It's been a dream summer run, but for those praying for some rain to replenish their water tanks, relief is in sight.

Metservice meteorologist Andy Best said rain and showers can be expected across the country from tomorrow.

However, forecasters are predicting temperatures will remain well above the December average.

Rainfall has been below average across most of the South Island and for regions in the west and south of the North Island.

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As at 9am this morning, Christchurch Airport recorded no rain for 45 days - making 2017 equal to the 1954 record.

"Should little or no rain be reported at the airport by tomorrow at 9am then the record will be broken," Best said.

MetService forecasters are however expecting a southerly change to move through to Christchurch overnight Monday through to early Tuesday, bringing a period of rain to the region.

Rain and showers are in the forecast for most parts of the North Island.

It would be mostly cloudy with a few showers about northern Hawke's Bay and coastal Gisborne, and showers developing into possibly heavy and thundery falls in the afternoon and evening about the central areas.

Nelson and Marlborough can expect scattered rain, clearing and becoming fine in the afternoon.

Elsewhere in the South Island, occasional showers will be clearing in Buller tomorrow while turning to rain with heavy falls in Fiordland, spreading over Westland.

On Tuesday, isolated showers are forecast north of Auckland, and rain or showers for most in the South Island.

Early showers north of Auckland will end the week, and the South Island will be mainly fine except for rain developing in Fiordland and showers further south.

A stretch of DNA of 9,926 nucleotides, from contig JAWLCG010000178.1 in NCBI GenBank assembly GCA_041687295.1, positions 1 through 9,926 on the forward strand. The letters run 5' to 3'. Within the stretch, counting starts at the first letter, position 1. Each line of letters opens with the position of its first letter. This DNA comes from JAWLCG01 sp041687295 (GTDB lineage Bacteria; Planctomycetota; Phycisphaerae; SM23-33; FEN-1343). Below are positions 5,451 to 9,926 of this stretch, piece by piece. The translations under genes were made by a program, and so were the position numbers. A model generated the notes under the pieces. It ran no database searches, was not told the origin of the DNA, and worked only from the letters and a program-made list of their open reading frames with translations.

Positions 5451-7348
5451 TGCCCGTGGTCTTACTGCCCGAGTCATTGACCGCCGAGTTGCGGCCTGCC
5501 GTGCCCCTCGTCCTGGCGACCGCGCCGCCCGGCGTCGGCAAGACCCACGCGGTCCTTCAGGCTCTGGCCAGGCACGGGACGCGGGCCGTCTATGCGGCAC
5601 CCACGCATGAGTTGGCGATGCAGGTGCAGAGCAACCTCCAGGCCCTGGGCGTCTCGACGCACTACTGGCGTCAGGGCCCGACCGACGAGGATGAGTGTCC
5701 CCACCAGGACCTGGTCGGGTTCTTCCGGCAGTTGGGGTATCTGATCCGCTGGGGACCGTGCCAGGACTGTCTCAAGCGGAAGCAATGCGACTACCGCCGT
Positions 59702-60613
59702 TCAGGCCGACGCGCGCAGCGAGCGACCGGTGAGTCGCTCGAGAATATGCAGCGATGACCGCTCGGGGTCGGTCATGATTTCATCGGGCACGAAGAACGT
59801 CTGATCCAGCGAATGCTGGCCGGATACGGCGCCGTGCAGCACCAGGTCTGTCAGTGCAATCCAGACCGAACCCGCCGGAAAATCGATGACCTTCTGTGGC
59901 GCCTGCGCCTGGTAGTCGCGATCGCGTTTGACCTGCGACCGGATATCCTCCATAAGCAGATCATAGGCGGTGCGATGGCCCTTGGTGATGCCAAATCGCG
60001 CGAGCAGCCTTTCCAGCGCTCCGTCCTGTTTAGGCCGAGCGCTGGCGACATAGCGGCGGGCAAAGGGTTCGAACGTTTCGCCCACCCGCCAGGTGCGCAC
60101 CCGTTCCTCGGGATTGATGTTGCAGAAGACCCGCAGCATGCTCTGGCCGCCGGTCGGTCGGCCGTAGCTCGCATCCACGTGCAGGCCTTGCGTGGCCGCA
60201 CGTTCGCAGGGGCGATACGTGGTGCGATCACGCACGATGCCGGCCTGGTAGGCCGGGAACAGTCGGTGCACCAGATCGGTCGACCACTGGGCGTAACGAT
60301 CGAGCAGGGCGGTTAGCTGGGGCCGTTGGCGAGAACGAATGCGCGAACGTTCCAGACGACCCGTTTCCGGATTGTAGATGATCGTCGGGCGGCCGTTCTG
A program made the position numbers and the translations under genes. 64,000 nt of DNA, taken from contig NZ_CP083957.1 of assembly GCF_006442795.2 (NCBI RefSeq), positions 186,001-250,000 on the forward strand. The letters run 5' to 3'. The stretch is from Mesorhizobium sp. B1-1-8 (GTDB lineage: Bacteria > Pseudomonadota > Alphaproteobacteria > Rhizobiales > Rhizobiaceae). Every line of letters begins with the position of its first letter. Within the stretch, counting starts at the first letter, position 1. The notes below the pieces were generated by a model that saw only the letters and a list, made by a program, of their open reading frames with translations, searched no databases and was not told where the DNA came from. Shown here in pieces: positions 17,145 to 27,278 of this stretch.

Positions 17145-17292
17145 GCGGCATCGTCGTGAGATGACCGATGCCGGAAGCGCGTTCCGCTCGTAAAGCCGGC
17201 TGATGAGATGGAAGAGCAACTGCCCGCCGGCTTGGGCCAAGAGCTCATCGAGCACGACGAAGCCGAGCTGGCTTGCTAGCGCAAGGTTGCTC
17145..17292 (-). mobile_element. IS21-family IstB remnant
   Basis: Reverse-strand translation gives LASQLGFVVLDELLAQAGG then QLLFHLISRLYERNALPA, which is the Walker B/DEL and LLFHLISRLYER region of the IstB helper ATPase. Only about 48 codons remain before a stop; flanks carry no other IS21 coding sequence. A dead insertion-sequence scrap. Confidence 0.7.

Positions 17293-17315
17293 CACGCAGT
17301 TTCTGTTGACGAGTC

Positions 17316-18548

Another Metservice meteorologist, Georgina Griffiths, is predicting the "abnormal warmth" was likely to continue.

"Well above average December temperatures are forecast right across the country," Griffiths said.

"This is helped along by the extremely warm seas surrounding New Zealand."

Below average rainfall is forecast across most of the South Island, and in regions west and south of the North Island.

However, frequent northeasterly wind flows expected during December will bring near-normal rainfall in the north and east of the North Island.

WeatherWatch head analyst Phil Duncan said although a cooler week was coming, for most the weather would still be warmer than average.

"A cooldown is coming, especially for those in the very south and east of both islands, but for many areas the week ahead remains warmer than average or average," he said.

"Inland areas are least likely to feel the cooldown, although on Friday the Central North Island will be cooler and eastern areas even more so."

In the North Island, southerly change would be enough to "knock back humidity levels" even if daytime highs remain two to seven degrees above normal for the first half of December.

Some areas will be more than 8C above normal, especially tomorrow and Tuesday.

"By Wednesday these 'hot spots' will be much more isolated around Hawke's Bay and some of the South Island mountains," Duncan said.

"This 8-plus degrees above normal zone will expand across more centres and regions in the South Island on Friday - while the North Island will be coolest."